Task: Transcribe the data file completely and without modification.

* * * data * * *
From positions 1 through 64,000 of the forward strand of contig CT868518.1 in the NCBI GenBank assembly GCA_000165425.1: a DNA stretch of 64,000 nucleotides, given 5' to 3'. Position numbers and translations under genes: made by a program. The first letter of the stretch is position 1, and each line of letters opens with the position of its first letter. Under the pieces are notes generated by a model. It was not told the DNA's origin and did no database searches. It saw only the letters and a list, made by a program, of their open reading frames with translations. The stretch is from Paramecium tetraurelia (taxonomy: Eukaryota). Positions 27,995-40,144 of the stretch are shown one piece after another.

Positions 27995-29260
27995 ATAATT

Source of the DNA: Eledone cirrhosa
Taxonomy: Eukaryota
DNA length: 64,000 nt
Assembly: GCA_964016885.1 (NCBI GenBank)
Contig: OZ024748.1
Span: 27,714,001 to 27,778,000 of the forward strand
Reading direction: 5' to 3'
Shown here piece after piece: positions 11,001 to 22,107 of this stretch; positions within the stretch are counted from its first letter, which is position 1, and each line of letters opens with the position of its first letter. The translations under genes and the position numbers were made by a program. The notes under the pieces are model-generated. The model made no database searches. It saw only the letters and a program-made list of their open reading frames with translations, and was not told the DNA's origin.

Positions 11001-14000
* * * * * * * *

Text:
From positions 1 through 64,000 of the forward strand of contig CT868518.1 in the NCBI GenBank assembly GCA_000165425.1: a DNA stretch of 64,000 nucleotides, given 5' to 3'. Position numbers and translations under genes: made by a program. The first letter of the stretch is position 1, and each line of letters opens with the position of its first letter. Under the pieces are notes generated by a model. It was not told the DNA's origin and did no database searches. It saw only the letters and a list, made by a program, of their open reading frames with translations. The stretch is from Paramecium tetraurelia (taxonomy: Eukaryota). Positions 27,995-40,144 of the stretch are shown one piece after another.

Positions 27995-29260
27995 ATAATT

Source of the DNA: Eledone cirrhosa
Taxonomy: Eukaryota
DNA length: 64,000 nt
Assembly: GCA_964016885.1 (NCBI GenBank)
Contig: OZ024748.1
Span: 27,714,001 to 27,778,000 of the forward strand
Reading direction: 5' to 3'
Shown here piece after piece: positions 11,001 to 22,107 of this stretch; positions within the stretch are counted from its first letter, which is position 1, and each line of letters opens with the position of its first letter. The translations under genes and the position numbers were made by a program. The notes under the pieces are model-generated. The model made no database searches. It saw only the letters and a program-made list of their open reading frames with translations, and was not told the DNA's origin.

Positions 11001-14000